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Monday, February 1, 2010
Updated: February 2, 4:33 PM ET
Clippers struggle to settle on a style

By Kevin Arnovitz
ESPNLosAngeles.com

Academic debates can be invigorating when it comes to setting public policy or exploring the meaning of the universe. But for professional basketball teams, fundamental differences in philosophy between coaches and star players can be fatal.

With the Clippers sputtering through a 1-5 road trip -- including losses to the NBA's two worst teams -- it's no coincidence that old rifts between Mike Dunleavy and Baron Davis have resurfaced in print.

As basketball minds go, Dunleavy is a classic structuralist -- a coach who maintains that a set offense with drawn-out plays gives an offense the best chance to succeed.

Baron Davis is a right-brain point guard who believes that intuition and spontaneity, not a dry-erase board, should guide an offense. Davis' best seasons came under fellow iconoclast Don Nelson, whose offenses can be best described as "organized chaos" -- emphasis on the chaos.

Mike Dunleavy
Mike Dunleavy believes in a set offense and running plays.

Most of the time, Dunleavy and Davis downplay the idea that they have competing worldviews, but when the Clippers struggle, it isn't long before veiled comments emerge.

After the Clippers came out of the gate 1-6 in Davis' first seven games as a Clipper in November 2008, Davis told the Los Angeles Times, "There's definitely a disconnect there. I've never had so many plays in my entire career."

Fourteen months later, with the Clippers playing their worst basketball of the 2009-10 season, Davis has again suggested that the team's recent failures can be chalked up to a stale and lethargic offense. According to Davis, the Clippers made a game of it in Minnesota in the third quarter because the offense was "free-flowing" without the constraints of the thick playbook.

When confronted with questions about the team's offensive identity over the past 14 months, Dunleavy has rejected the idea that the open discussion about the Clippers' offensive identity is an either/or debate. The coach insists he's all for easy transition buckets, and he can routinely be heard on the sidelines yelling, "Go, go, go," when his team collects a long miss on the defensive glass. For Dunleavy, all this hubbub is irrelevant unless the team can get the defensive stops and rebounds to push the ball up the floor.

This isn't a conversation that affects only coach and point guard. Center Chris Kaman, who has missed the past two games with a strained left ankle, has become a focal point of the Clippers' offense, and he thrives in a more deliberate offense.

"I'd rather play in the half court, where I can see everything come together -- I know where I'm going to be and know where my teammates are going to be," Kaman said in November.

So who's right? Are the Clippers leaving money on the table by handcuffing their point guard, or does a more methodical offense designed to create shots for specific players -- like Kaman -- maximize the team's assets?

Davis' impressions about the stagnation that plagues the Clippers in the half court are certainly accurate, but it's not because the offense isn't getting opportunities to open things up. According to Synergy Sports, only seven teams in the NBA use a higher percentage of their possessions in transition (Philadelphia is the NBA's most frequent transition team) than the Clippers.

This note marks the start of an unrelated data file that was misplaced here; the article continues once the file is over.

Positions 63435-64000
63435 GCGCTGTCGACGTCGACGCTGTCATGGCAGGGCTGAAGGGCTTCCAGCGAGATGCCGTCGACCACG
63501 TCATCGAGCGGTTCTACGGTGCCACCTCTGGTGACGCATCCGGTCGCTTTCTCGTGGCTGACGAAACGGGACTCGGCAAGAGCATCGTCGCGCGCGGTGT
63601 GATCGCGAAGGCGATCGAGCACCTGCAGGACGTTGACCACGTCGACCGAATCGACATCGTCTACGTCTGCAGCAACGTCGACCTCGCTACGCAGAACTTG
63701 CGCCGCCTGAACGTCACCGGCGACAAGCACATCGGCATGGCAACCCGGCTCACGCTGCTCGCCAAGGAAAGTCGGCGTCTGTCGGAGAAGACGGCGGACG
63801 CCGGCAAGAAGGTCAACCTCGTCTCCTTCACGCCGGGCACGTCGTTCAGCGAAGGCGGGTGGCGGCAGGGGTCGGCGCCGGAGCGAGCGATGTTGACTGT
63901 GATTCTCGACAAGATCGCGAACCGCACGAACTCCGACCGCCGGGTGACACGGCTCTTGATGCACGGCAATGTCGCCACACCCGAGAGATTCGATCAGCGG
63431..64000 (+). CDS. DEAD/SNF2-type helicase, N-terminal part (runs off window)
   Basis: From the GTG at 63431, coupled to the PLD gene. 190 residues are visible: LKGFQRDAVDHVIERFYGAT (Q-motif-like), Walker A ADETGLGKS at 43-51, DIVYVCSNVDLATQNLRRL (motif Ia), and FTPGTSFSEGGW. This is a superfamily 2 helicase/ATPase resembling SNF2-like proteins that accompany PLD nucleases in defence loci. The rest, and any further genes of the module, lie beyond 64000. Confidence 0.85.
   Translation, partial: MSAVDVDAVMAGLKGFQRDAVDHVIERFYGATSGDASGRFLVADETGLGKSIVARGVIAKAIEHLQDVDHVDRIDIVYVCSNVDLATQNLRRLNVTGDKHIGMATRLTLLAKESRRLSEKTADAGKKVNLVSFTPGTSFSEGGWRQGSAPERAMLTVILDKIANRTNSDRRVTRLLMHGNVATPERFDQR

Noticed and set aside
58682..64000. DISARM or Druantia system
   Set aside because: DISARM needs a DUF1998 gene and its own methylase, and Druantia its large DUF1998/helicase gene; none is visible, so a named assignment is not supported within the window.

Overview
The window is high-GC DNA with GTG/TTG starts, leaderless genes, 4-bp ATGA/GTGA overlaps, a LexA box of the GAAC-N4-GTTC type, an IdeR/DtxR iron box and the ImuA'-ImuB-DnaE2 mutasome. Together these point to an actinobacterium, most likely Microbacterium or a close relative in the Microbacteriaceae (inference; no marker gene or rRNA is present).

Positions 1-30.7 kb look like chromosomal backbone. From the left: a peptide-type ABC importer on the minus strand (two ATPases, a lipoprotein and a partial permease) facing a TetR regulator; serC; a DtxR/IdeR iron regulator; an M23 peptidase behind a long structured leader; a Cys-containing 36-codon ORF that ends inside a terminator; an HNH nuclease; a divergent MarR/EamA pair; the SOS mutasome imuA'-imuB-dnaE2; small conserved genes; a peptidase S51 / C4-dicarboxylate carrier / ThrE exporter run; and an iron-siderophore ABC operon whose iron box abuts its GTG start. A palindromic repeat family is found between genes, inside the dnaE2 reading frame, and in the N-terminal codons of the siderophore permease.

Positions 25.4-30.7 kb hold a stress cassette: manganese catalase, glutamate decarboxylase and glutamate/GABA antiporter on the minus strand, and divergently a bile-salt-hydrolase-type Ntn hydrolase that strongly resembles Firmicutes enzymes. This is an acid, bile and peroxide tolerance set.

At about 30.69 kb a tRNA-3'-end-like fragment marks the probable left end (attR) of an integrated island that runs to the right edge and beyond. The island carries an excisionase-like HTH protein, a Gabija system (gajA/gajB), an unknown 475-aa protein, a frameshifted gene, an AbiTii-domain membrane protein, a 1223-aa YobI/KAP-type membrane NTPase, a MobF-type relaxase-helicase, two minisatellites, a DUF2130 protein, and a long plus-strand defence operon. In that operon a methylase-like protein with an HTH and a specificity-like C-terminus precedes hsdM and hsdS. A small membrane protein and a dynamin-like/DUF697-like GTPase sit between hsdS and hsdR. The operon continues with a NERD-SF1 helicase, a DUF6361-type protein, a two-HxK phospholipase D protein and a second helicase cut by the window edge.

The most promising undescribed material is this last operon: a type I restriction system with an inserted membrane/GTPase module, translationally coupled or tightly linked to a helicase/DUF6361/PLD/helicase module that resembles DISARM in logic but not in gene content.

It will also come as no surprise that given Dunleavy's affinity for working Kaman and Davis in the post, the Clippers rank fifth in the league in percentage of possessions used on plays classified as post-ups. (The Lakers are tops in this category.)

If tempo and flow aren't the primary source of the Clippers' problems, what is?

There's one constant that plagues the Clippers no matter what kind of offensive possession they're choreographing:

Turnovers.

Only Charlotte and Boston squander a greater percentage of their possessions coughing up the ball. For the Clippers, these turnovers come in all shapes and sizes. For instance, 296 bad passes have been thrown on the Clippers' end of the floor -- in stark contrast to the 221 by their opponents. They've committed 95 offensive fouls but have drawn only 68 on the other end.

In a league in which the average possession produces slightly more than one point for the offense, the 1.52 differential between the Clippers' turnovers and their takeaways effectively spots the opposition more than three points per game.

Whether these turnovers occur on lazy cross-court passes on the fast break (the Clippers have suffered an epidemic of turnovers in transition on their current road trip), or on shot-clock violations because they can't create an open look for a shooter, the Clippers will have to close that gap if they want to cure their offensive woes.

This isn't to say proponents of a more free-flowing offense are wrong. The freedom that Davis covets not only motivates him to make plays on the offensive end but seems to energize his defensive play as well. But Dunleavy also has a case when he points to Kaman's ability to score one-on-one down low and Davis' ability to back down smaller, weaker point guards as two of his best offensive resources.

The evidence suggests that both sides are getting what they want, which means this difference in approach is a problem only if the Clippers make it one.